ILLINOIS APPELLATE COURT SECOND DISTRICT JUDGMENT AFFIRMED.
OPINION FILED AUGUST 5, 1977.
LAKE COUNTY FOREST PRESERVE DISTRICT, PLAINTIFF-APPELLANT,
RAYMOND G. FLOOD ET AL., DEFENDANTS-APPELLEES.
APPEAL from the Circuit Court of Lake County; the Hon. THOMAS
R. DORAN, Judge, presiding.
MR. JUSTICE WOODWARD DELIVERED THE OPINION OF THE COURT:
Lake County Forest Preserve District (hereafter the plaintiff), appeals from a jury award made in a condemnation proceeding in which it sought to condemn the westerly 3.29 acres of a 10-acre tract owned by the defendants. The jury awarded the defendants $19,200 for the 3.29 acres taken and $20,400 as damages to the remainder. On appeal the plaintiff seeks a reversal of the award made for damages to the remainder or, in the alternative, a new trial.
Defendants' property is located in the village of Mettawa in Lake County, Illinois. The entire tract comprises 10 acres that is generally rectangular in shape having approximate dimensions of 1200 ft. by 333 ft. The improvements on the property consist of a large ranch home with a three-car garage that was built in 1972 by the Edward C. Johnson family (named defendants); there is a five-stall riding stable with a board fenced corral adjacent to the residence on the west. The property is zoned R-1 under the Mettawa zoning ordinance; the water and sewage facilities consist of a well and septic system.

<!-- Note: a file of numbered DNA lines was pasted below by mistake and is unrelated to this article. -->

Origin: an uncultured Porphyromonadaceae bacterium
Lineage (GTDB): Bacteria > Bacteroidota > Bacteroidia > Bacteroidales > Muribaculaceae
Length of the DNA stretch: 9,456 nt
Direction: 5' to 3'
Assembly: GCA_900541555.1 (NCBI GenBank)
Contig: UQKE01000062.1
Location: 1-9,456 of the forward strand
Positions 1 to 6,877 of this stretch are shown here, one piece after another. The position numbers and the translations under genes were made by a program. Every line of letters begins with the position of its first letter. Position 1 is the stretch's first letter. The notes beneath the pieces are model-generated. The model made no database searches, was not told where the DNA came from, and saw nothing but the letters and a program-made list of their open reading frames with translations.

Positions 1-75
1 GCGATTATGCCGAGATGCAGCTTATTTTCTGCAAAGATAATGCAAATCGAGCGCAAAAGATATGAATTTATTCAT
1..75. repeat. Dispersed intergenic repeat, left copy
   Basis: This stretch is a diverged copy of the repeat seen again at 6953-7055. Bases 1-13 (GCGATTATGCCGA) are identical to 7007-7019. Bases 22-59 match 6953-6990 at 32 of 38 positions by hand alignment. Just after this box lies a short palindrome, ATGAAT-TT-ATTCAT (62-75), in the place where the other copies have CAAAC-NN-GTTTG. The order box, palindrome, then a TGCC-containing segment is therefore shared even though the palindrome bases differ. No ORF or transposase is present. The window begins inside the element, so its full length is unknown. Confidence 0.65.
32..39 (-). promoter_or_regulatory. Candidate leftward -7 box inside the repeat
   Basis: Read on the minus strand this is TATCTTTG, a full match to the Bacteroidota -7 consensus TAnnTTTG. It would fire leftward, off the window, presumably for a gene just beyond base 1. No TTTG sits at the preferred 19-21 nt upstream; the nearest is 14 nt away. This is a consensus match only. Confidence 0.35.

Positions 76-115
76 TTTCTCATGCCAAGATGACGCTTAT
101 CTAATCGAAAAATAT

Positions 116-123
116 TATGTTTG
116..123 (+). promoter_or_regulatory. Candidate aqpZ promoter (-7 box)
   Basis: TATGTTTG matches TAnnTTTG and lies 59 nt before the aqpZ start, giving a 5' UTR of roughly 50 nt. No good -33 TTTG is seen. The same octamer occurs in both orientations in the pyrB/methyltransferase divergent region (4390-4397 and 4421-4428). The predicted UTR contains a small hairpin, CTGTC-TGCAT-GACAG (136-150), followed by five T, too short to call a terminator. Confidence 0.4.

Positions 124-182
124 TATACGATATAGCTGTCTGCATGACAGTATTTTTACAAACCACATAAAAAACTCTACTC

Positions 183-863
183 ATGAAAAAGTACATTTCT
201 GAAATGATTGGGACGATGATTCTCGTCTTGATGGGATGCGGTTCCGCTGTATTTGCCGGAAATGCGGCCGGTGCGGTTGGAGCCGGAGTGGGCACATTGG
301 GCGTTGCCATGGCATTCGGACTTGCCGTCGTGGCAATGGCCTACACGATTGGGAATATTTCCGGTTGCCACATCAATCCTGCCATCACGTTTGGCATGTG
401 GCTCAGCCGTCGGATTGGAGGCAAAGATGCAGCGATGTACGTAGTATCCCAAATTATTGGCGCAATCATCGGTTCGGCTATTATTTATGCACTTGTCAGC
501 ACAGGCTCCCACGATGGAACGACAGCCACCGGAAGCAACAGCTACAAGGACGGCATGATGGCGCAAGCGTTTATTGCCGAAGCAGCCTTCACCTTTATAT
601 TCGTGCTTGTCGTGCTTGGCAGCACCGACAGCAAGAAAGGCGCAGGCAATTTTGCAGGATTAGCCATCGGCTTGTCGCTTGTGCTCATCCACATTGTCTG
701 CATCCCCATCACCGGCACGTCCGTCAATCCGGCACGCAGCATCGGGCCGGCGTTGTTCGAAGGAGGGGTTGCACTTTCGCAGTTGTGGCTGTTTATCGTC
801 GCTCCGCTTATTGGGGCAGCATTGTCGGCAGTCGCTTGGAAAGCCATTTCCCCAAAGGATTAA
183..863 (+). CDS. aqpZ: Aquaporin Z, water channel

The Des Plaines River flows in and along the western part of the property; .73 acres of the westerly 3.29 acres plaintiff seeks to condemn lies in the Des Plaines river bed; the remaining 2.56 acres sought constitutes all of the river front property owned by the defendants; a barbed wire was constructed along the west bank with a gate that opens toward the river. The western 3.75 acres is thickly wooded and the west 5 acres of the entire 10-acre tract is located in the flood plain as the same is defined in the zoning ordinance of the village of Mettawa. All of the valuation witnesses who testified at the trial agreed that the highest and best use of the property was for an estate type home site which was its present use and which also characterized the surrounding properties in the same neighborhood in Mettawa.